Carol V. Davis



We dangle in uncertainty

midway between Yom Kippurs

like a child lingering

in the door frame

between the warm kitchen

and the beckoning snow

until her mother,

in a gesture of

distracted tenderness,

buttons the girl’s jacket collar

and nudges her outside.

This month cannot choose

between a persistent winter

or sliding into a too pale spring.

One week in April

snow falls without end,

the apartment windows shrink

to openings the size of a fist.

Brick and stucco give way

to slats of splintering wood.

We begin to float, rocking slightly,

one moment still street bound,

a view of The Prison of Crosses,

the next rocking on the Baltic,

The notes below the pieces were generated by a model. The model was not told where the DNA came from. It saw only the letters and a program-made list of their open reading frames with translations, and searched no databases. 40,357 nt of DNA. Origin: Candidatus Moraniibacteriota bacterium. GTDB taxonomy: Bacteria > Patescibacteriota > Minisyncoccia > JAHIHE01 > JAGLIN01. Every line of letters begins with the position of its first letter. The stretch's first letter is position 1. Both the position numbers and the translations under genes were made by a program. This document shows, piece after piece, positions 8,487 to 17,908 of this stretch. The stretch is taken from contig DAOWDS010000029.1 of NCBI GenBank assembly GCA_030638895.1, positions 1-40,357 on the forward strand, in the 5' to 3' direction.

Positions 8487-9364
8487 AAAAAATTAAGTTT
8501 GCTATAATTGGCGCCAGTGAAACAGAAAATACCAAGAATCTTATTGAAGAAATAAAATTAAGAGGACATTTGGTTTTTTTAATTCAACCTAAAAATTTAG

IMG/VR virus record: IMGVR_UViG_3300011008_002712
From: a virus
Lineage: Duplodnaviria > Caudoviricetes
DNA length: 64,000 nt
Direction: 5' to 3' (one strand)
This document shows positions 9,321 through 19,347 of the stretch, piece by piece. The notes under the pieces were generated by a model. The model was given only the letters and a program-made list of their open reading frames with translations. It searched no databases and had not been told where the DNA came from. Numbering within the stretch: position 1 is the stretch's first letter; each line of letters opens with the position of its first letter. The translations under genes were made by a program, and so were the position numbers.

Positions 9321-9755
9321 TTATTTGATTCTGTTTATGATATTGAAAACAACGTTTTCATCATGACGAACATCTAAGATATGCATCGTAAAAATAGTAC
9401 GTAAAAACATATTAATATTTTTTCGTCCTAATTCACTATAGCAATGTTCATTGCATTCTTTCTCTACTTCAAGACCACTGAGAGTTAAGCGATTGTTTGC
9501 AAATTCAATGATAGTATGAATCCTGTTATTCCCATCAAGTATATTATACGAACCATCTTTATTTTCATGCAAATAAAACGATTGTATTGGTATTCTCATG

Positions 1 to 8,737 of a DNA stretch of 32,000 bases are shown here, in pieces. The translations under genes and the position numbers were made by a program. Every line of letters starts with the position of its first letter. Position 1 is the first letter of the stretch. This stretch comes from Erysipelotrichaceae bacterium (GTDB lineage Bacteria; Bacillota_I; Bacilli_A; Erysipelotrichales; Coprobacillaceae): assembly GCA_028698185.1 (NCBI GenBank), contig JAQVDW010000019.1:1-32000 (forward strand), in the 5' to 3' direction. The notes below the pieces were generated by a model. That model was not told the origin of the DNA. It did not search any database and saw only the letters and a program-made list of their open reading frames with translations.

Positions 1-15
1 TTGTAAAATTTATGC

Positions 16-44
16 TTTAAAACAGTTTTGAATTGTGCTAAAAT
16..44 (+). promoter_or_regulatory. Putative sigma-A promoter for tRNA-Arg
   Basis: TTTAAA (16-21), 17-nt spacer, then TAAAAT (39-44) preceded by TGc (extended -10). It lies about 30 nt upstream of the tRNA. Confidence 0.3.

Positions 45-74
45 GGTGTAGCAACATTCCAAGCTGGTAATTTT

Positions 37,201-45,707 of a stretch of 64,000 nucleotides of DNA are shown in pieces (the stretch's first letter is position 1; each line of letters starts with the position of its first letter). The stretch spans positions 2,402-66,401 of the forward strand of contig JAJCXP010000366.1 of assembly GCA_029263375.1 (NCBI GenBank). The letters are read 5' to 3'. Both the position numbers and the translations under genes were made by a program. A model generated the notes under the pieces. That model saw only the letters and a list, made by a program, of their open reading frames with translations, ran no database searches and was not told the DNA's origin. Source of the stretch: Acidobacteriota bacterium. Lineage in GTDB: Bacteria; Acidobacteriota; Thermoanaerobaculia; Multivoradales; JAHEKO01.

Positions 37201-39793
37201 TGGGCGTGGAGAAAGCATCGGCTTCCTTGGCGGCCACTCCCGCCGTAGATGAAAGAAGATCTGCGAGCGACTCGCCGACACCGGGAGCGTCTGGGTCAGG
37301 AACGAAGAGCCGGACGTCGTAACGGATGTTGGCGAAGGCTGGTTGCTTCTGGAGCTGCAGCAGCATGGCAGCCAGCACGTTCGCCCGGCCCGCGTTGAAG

isolated as Noah's Ark.



I have been thinking

about forgiveness,

how on Yom Kippur

we must ask each other,

for it is not up to God

to forgive what we do

to others in rancor or neglect.

How we hoard cruelty

parceling it out like

forbidden pieces of chocolate.

Where, in full winter,

you mocked me

or I demanded from

you what you cannot give.

Longing covers me

like the May rash

of buds on the birches,

the first mushrooms

mount the base of the pine,

so many steps on a ladder.

Last year's ant hill

resurrects itself in pure

faith of the coming warmth.

The lake by the dacha

begins to melt, spring’s

sprouting fragile as veins.

I want to drag you

from the city, to point

these things out to you

as if then you would

possibly believe

in some kind of future.



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© 2007 Women in Judaism, Inc.

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